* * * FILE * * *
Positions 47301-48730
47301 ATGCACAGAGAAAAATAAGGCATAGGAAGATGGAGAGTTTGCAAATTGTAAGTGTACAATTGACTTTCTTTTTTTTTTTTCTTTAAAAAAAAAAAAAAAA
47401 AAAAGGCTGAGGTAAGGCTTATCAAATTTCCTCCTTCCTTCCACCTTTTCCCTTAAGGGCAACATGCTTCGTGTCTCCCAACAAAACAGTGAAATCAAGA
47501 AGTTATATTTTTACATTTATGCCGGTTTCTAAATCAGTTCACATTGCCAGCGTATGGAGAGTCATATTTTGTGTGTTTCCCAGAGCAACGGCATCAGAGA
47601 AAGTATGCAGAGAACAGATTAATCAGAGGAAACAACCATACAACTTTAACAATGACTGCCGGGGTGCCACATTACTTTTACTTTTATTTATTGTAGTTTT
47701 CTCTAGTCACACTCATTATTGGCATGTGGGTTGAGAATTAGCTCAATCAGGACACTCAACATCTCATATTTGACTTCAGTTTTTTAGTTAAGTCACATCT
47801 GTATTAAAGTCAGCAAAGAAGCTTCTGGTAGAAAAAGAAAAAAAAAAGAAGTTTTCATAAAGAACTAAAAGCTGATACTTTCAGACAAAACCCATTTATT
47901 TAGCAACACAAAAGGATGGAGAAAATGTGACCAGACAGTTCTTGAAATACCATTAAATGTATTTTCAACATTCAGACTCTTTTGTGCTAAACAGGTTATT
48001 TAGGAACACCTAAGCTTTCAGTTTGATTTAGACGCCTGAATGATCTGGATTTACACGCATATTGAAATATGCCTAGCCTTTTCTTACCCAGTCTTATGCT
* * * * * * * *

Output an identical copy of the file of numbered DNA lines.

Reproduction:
Positions 47301-48730
47301 ATGCACAGAGAAAAATAAGGCATAGGAAGATGGAGAGTTTGCAAATTGTAAGTGTACAATTGACTTTCTTTTTTTTTTTTCTTTAAAAAAAAAAAAAAAA
47401 AAAAGGCTGAGGTAAGGCTTATCAAATTTCCTCCTTCCTTCCACCTTTTCCCTTAAGGGCAACATGCTTCGTGTCTCCCAACAAAACAGTGAAATCAAGA
47501 AGTTATATTTTTACATTTATGCCGGTTTCTAAATCAGTTCACATTGCCAGCGTATGGAGAGTCATATTTTGTGTGTTTCCCAGAGCAACGGCATCAGAGA
47601 AAGTATGCAGAGAACAGATTAATCAGAGGAAACAACCATACAACTTTAACAATGACTGCCGGGGTGCCACATTACTTTTACTTTTATTTATTGTAGTTTT
47701 CTCTAGTCACACTCATTATTGGCATGTGGGTTGAGAATTAGCTCAATCAGGACACTCAACATCTCATATTTGACTTCAGTTTTTTAGTTAAGTCACATCT
47801 GTATTAAAGTCAGCAAAGAAGCTTCTGGTAGAAAAAGAAAAAAAAAAGAAGTTTTCATAAAGAACTAAAAGCTGATACTTTCAGACAAAACCCATTTATT
47901 TAGCAACACAAAAGGATGGAGAAAATGTGACCAGACAGTTCTTGAAATACCATTAAATGTATTTTCAACATTCAGACTCTTTTGTGCTAAACAGGTTATT
48001 TAGGAACACCTAAGCTTTCAGTTTGATTTAGACGCCTGAATGATCTGGATTTACACGCATATTGAAATATGCCTAGCCTTTTCTTACCCAGTCTTATGCT